A big slice of Spokane history is going to be on display this weekend in a historic home tour at Gonzaga University and the adjacent neighborhood.
A highlight will be a stop at the Bing Crosby House where the crooner spent a large part of his boyhood.
The house was completed in 1913 by Crosby’s father and two uncles, and the family lived there until it was sold in 1936.
The tour is a fundraiser for Spokane Preservation Advocates, which uses proceeds to support historic projects.
Crosby’s fame as a singer and Hollywood film star continues to interest people nearly 34 years after his death.
While the Craftsman-style Crosby House, 508 E. Sharp Ave., is used for a pair of GU administrative programs, it is also something of a tourist attraction in Spokane.
GU psychology major Sara Galgalo, of Spokane, greets visitors from as far away as New Zealand and Denmark, she said.
Just last week, three people stopped in while on a trip from Washington, D.C.
“I get a few young people” as visitors, Galgalo said. “But normally it’s the older generation.”
The interior of the main floor is largely the same as it was when the Crosbys built the house. It has extensive woodwork done in the “curly fir” style that was popular in the period. The floors are a fine white oak. A mantel and bookshelves along the west wall have cutouts that are characteristic of the Craftsman era. The original quarry tile in front of the fireplace remains intact, although the brick on the fireplace itself has been painted white.
The GU alumni association acquired the Crosby House in 1978. The university took possession when the alumni association last year moved to the Huetter House, 503 E. Sharp Ave.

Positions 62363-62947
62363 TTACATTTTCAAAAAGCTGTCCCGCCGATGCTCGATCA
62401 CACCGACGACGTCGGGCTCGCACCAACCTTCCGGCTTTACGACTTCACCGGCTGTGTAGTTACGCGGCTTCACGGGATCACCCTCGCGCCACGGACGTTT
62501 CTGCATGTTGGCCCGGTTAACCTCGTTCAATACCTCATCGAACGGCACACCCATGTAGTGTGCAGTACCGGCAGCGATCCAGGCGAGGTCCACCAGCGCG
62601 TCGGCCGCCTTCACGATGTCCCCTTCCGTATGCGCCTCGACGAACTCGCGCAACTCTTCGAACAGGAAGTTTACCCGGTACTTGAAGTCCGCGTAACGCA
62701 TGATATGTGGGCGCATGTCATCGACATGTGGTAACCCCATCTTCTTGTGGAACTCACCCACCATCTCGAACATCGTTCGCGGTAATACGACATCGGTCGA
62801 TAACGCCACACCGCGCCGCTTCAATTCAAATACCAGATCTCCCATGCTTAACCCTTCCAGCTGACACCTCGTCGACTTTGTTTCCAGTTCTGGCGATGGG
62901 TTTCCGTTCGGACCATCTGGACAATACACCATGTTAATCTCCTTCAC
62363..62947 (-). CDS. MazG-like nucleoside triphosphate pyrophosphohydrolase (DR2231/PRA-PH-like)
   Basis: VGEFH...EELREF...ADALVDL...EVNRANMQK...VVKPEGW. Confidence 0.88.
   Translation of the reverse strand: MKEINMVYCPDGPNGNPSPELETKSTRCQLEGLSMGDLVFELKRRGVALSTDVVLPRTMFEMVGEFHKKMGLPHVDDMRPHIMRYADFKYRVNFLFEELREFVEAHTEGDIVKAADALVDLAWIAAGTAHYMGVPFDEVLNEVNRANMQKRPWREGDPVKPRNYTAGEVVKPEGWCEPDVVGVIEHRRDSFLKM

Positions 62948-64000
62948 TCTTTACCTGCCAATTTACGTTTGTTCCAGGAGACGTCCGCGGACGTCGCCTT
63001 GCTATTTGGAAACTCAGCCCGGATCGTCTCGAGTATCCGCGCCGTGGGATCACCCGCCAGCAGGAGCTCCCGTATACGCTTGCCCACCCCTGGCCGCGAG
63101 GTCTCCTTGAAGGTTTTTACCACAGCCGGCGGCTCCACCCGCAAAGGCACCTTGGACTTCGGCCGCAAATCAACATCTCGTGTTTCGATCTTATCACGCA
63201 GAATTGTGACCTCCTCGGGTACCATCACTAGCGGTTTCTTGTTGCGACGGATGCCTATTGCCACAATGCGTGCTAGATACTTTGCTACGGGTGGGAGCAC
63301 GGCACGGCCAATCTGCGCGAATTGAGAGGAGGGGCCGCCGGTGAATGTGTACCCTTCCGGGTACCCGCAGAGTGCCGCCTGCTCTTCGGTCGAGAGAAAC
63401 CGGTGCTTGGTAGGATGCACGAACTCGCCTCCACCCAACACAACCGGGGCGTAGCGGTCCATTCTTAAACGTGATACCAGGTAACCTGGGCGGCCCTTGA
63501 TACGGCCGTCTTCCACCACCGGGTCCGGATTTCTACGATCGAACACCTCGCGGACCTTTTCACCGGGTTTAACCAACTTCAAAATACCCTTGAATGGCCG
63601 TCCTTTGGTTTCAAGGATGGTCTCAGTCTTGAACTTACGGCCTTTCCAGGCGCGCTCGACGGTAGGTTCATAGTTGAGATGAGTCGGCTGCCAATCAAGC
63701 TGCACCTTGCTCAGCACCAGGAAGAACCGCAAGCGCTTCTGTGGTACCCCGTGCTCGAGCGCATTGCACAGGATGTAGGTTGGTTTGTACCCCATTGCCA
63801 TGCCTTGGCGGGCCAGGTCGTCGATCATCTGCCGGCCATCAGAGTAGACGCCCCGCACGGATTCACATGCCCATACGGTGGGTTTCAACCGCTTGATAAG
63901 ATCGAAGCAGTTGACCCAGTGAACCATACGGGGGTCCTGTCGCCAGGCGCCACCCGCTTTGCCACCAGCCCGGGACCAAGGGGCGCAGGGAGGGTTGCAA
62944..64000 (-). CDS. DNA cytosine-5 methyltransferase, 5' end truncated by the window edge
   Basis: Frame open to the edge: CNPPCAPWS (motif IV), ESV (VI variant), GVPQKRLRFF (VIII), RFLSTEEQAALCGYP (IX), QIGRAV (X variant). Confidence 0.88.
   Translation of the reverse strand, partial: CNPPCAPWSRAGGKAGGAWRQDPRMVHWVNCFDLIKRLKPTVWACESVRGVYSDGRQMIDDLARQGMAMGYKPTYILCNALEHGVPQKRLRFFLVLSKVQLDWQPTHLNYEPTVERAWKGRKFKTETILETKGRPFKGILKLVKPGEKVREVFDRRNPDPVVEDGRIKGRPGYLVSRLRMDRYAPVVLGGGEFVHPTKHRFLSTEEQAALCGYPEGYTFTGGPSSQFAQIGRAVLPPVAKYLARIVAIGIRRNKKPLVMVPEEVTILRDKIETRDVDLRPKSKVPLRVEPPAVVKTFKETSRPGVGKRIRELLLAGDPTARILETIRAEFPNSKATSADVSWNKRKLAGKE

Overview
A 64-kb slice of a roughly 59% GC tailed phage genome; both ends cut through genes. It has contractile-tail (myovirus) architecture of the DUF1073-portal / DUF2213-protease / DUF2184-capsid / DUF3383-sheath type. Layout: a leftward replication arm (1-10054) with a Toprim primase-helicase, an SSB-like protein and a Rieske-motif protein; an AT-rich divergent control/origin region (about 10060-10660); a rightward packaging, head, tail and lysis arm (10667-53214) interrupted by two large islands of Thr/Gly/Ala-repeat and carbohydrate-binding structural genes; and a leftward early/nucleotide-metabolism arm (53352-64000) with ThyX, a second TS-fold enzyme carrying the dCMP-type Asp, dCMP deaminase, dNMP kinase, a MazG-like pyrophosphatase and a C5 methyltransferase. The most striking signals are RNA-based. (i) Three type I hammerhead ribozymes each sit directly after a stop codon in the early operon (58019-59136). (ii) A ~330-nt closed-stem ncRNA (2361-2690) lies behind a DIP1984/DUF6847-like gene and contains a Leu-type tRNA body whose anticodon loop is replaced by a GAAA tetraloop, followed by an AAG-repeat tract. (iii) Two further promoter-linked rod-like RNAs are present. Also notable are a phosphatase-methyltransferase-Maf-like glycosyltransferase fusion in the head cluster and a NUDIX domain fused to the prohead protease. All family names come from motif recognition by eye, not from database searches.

Mac McCandless, of GU’s plant services department, said the university wants to maintain the historical integrity of the house.
Harry Lillis Crosby was born in Tacoma on May 3, 1903, one of seven children.
Crosby acquired the nickname Bing as a boy from a comic newspaper feature called the Bingville Bugle with a leading character named Bingo.
In 1921, Crosby joined a six-piece combo called The Musicaladers, playing at dances, parties and a restaurant on Riverside Avenue.
According to GU, the manager of the Clemmer Theater, now the Bing Crosby Theater, hired Crosby and Al Rinker for live shows before movies for several months in 1925.
That fall, Crosby and Rinker left Spokane for Los Angeles, where they joined the vaudeville circuit, a move that led to Crosby’s stardom. By 1926, they were recording with the Paul Whiteman Orchestra.
In addition to the Crosby and Huetter houses, GU is opening St. Aloysius Church at 330 E. Boone Ave., which is celebrating the centennial of the church’s completion this weekend.
A half section of land was acquired by the Jesuits for GU in the 1880s, with a portion of the land being developed with homes.
Several of the private residences on the tour were developed through the nonprofit Pioneer Educational Society, a separate corporation that dealt with real estate in the area.
The other tour homes are at 329 E. Sinto, 404 E. Sinto, 424 E. Sinto and 427 E. Sinto.
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